June 5, 2024

Peg grateful for a “new age” in bladder cancer treatment

Wedding photo of husband and wife with a woman, the bride.
Peg Cokins with her husband, George Cokins, and granddaughter, Kallie Knight Gountanis.

In January, Peg Cokins watched her granddaughter get married. It was a milestone that, in 2016, she didn’t think she’d live to see when she was diagnosed with metastatic bladder cancer.

“Every minute, we’re just so grateful,” she said.

Cokins, 75, of Lake Geneva, Wis., has had no evidence of disease since her treatments in a clinical trial at UW Health | Carbone Cancer Center. The trial tested a new targeted chemotherapy approach that has since been approved by the Food and Drug Administration for standard use in bladder cancer. Cokins had such a good response that she has been off treatments since 2020.

“It’s why clinical trials are so important for patients, because it creates opportunities to bring them the most cutting-edge therapies,” said Dr. Joshua Lang, a medical oncologist specializing in genitourinary cancers who oversaw UW’s trial site. “And when we do it right, we can get these amazing, amazing benefits like what happened for Peg.”

Cokins was diagnosed with early-stage bladder cancer in 2004 after she noticed blood in her urine. Over the next decade, her urologist kept her in a monitoring mode, using small surgeries to remove recurrent bladder lesions as well as a type of immunotherapy that has been in use since the 1970s.

“It was very superficial. I remember the urologist saying to me, ‘This is more annoying than life-threatening. Surveillance is the key,’” she said.

In 2014, her bladder cancer spread to her right kidney, and that kidney was removed. Then, in January 2016, it spread to her lymph nodes, which led to her stage IV diagnosis. Cokins started the gold standard available chemotherapy, and although somewhat effective, it needed to be discontinued due to the side effect of significant hearing loss. In 2017, her cancer spread to her liver.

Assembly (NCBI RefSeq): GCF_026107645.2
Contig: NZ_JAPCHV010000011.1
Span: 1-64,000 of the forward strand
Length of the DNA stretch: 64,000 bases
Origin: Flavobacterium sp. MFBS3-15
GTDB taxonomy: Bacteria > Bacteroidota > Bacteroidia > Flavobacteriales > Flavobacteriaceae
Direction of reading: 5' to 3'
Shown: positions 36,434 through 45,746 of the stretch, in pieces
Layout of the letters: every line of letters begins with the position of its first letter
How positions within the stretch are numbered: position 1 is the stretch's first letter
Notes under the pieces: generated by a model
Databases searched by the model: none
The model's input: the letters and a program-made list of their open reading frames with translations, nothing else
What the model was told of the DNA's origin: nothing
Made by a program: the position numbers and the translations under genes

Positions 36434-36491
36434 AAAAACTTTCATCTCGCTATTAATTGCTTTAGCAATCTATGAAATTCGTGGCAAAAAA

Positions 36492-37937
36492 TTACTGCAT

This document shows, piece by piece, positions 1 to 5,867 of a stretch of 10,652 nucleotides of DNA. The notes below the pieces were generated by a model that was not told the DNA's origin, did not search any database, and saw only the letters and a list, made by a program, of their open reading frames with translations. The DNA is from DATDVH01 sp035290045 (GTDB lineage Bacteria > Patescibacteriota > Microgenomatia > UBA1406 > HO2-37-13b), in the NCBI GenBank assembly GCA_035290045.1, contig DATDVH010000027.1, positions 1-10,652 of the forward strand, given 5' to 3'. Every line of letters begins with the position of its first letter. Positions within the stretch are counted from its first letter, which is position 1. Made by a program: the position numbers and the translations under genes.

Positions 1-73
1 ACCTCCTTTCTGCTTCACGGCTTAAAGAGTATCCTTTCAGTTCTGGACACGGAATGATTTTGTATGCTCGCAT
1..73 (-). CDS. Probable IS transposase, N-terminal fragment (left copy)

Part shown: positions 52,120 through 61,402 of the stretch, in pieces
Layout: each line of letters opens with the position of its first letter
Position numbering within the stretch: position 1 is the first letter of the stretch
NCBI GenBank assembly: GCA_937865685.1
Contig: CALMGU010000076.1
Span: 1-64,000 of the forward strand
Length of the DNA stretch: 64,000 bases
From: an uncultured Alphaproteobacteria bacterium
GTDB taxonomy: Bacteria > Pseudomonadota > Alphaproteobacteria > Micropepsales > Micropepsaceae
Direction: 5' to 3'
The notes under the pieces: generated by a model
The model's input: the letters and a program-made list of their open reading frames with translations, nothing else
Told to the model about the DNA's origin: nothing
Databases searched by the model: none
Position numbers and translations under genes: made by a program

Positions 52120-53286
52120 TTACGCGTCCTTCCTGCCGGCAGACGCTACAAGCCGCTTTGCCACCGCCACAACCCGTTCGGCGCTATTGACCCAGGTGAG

Cokins was among the first patients in a 2017 trial at Carbone Cancer Center testing the use of an antibody-drug conjugate—a targeted treatment that used antibodies to bind to a specific protein expressed by the bladder cancer cells and deliver a precision payload of chemotherapy. Cokins showed an immediate response and continued receiving the treatments throughout its FDA approval process.

“It felt so exciting, so wonderful really,” Cokins recalled. “I was so encouraged as the tumors kept shrinking and was hopeful that others were seeing similar results.”

Lang said the antibody-drug conjugate approach benefited about 40% of patients, which was much better than the standard approaches of that time. Additional research has shown that combining that antibody-drug conjugate with immunotherapy has yielded a 70-80% response rate for patients.

“Now we’re finding that using it as a backbone to combine with other therapies has been more successful than anything we’ve ever tried in bladder cancer,” he said.

Lang and Cokins decided to stop her treatments in March 2020, given how well Cokins responded, and she continues to see Lang twice a year to monitor for any recurrence.

Cokins is not only grateful for her own health but being able to help advance a new treatment option for other bladder cancer patients.

“Other people besides me are living longer, attending their grandchildren’s weddings, and their own big life events,” she said. “They have a much better chance of that now, and it all goes back to my clinical trial and the work of the UW doctors and nurses.”

Cokins has also supported research at Carbone with a fundraiser she started in 2018, when she celebrated her 70th birthday.

“I didn’t know if I would make it to 70,” she said. “I was feeling so grateful and thinking, ‘What can we do to give back?’”

More than five years later, her fundraiser has generated more than $37,000 toward bladder cancer research. She is thankful to the friends, family and community members who have pledged their support each year.

“Luckily it’s a new age for bladder cancer,” she said. “Research continues to supply us with hope.”